SBA, in its report, contends that the information J&L cites either was not vital to a decision on the company's responsibility or was considered and found not to warrant the issuance of a COC. SBA reports that the finding of a lack of capacity resulted from its plant survey of the firm. The survey began with a meeting attended by the SBA representative, the office manager and the minority owner. The majority owner did not attend the meeting. Later, the office manager's husband joined the meeting and, according to SBA, took an active role that conveyed the impression that he was the firm's spokesman. In view of the firm's change of ownership, SBA doubted that the majority owner was providing effective leadership for the company. SBA concluded, apparently because of the new owners' seeming lack of control, that the protester lacked the "necessary organization, experience, operational controls, or skills" to perform the contracts.

SBA further advises that it based its lack of credit finding on information provided by the protester, which did not include important data (no mention of a line of credit, no financial statements, no indication of officers' salaries, no showing of taxes, no showing of liabilities), and which contained discrepancies. SBA decided that the protester's financial information was too confusing to be trusted.

An allegation that SBA failed to consider vital information must be supported not just by a showing that the information in fact was essential to a COC decision, but by evidence sufficient to make a prima facie showing that SBA willfully disregarded it, thus implying bad faith. See Caesar Construction, Inc., B-213795, Dec. 15, 1983, 83-2 CPD Para. 694.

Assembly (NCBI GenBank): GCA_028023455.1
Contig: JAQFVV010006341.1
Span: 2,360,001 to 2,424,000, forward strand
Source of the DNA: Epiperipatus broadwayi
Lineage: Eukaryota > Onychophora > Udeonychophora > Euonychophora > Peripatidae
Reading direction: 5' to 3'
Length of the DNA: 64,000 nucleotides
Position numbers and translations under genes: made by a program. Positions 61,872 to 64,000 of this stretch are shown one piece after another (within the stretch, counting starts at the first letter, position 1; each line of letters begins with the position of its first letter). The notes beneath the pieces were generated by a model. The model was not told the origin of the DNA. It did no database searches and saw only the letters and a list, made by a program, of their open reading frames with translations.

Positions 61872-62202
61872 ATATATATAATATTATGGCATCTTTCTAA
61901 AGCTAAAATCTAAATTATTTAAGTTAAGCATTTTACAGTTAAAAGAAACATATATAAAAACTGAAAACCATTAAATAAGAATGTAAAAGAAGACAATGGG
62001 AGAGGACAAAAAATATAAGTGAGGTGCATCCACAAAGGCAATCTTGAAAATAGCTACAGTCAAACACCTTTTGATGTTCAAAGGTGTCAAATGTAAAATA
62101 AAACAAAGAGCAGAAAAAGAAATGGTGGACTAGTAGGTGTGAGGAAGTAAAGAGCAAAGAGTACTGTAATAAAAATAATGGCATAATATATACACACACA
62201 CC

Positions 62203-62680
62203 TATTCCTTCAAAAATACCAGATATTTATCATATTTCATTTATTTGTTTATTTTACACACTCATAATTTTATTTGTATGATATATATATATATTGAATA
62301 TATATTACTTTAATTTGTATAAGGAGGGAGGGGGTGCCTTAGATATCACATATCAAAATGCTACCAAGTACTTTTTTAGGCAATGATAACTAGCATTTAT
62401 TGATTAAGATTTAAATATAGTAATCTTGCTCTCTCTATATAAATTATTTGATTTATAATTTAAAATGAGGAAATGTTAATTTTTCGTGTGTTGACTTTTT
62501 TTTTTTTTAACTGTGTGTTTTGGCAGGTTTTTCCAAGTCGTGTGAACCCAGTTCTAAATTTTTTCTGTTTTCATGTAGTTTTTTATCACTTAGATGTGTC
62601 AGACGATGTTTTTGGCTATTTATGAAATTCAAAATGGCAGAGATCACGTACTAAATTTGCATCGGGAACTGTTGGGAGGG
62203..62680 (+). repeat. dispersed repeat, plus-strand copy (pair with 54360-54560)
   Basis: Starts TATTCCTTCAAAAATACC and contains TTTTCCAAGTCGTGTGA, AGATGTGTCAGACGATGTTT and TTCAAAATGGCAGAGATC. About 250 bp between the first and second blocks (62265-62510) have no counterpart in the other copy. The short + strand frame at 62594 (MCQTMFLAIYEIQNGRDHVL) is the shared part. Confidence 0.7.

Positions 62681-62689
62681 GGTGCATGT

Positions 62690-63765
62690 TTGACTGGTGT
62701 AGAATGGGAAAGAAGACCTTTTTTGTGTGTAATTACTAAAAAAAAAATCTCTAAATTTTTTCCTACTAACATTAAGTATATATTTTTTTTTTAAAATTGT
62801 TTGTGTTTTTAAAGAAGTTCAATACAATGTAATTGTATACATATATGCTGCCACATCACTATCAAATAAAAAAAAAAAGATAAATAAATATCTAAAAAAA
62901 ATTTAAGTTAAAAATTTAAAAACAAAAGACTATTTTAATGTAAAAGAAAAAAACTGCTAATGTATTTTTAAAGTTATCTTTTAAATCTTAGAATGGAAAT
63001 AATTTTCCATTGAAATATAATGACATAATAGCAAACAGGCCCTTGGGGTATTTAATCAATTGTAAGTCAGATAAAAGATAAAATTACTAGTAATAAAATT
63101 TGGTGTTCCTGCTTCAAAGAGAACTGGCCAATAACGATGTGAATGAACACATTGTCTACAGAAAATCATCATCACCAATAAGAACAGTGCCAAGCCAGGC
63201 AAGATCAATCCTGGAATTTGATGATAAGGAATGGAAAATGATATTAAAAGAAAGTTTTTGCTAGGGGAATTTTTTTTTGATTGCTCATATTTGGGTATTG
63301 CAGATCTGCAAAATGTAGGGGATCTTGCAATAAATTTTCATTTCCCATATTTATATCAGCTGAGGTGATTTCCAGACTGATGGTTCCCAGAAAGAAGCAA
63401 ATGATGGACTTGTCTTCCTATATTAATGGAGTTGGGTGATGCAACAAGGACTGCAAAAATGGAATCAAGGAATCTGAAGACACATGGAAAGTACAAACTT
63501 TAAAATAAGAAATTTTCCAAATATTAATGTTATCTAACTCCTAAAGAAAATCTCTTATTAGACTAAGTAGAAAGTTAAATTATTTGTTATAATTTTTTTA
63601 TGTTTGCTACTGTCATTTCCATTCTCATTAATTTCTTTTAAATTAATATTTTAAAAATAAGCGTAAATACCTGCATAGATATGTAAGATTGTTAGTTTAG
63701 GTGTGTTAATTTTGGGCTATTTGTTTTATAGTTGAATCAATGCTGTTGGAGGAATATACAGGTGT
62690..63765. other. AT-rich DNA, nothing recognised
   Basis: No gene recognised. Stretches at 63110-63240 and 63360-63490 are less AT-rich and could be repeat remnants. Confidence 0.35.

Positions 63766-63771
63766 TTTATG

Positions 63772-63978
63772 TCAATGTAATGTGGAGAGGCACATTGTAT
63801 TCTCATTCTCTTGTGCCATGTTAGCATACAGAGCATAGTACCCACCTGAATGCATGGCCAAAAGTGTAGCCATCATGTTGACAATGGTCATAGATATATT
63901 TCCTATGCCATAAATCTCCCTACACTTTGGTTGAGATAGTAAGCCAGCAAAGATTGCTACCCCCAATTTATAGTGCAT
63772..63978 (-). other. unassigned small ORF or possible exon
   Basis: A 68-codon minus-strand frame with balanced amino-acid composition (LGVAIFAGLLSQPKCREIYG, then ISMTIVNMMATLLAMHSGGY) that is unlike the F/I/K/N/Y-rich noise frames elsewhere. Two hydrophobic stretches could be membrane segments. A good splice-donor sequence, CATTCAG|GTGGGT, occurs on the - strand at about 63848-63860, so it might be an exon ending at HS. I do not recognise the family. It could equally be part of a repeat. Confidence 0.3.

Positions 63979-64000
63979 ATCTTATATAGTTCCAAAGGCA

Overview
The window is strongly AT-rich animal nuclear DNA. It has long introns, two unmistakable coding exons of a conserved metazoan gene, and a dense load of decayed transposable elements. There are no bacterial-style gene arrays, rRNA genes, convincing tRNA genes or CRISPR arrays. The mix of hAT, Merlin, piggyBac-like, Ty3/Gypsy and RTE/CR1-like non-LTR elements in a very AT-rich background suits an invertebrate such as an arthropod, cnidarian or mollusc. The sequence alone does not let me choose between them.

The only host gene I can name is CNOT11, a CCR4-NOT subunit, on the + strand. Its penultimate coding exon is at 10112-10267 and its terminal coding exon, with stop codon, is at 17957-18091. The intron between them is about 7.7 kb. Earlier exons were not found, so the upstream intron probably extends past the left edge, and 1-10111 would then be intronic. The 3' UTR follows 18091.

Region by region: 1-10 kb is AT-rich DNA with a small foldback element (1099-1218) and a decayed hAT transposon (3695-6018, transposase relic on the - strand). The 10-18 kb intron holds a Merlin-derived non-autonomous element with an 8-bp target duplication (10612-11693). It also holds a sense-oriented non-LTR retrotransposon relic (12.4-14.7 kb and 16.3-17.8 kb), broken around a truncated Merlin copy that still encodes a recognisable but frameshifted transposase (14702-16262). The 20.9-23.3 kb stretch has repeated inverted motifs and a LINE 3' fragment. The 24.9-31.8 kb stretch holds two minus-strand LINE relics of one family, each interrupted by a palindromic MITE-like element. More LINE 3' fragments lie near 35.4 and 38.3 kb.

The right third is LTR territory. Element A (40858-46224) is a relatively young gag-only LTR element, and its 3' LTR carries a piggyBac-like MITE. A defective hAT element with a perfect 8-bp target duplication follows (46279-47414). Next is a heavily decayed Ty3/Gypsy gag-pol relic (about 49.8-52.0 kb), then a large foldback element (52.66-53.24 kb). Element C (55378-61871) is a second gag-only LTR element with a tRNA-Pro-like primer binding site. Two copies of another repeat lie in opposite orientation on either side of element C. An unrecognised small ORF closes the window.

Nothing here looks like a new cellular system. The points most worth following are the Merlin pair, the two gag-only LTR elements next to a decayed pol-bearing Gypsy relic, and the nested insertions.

J&L clearly has not met its burden here because the record simply does not establish that the information-- concerning J&L's experience, staffing, and credit-- was vital and purposefully was disregarded. The fact that J&L may have had considerable experience with HUD does not show that SBA's concerns about the quality of the firm's current management, given the relatively recent change in ownership, were unwarranted. As to J&L's alleged plan to hire additional staff to insure it of the capacity to meet its area management broker responsibilities, we do not think staff size is determinative as to responsibility when there are serious outstanding questions regarding management's ability to organize and control contract performance. Finally, SBA's adverse decision on J&L's financial position was the result of what J&L concedes were its own omissions in the financial information forms required for SBA to make that judgment.

J&L's reconsideration request essentially only represents an expression of the firm's disagreement with SBA's decision not to issue COCs. Such disagreement does not bring the protest within the noted exception to our limited review role in this area.

Our dismissals are affirmed.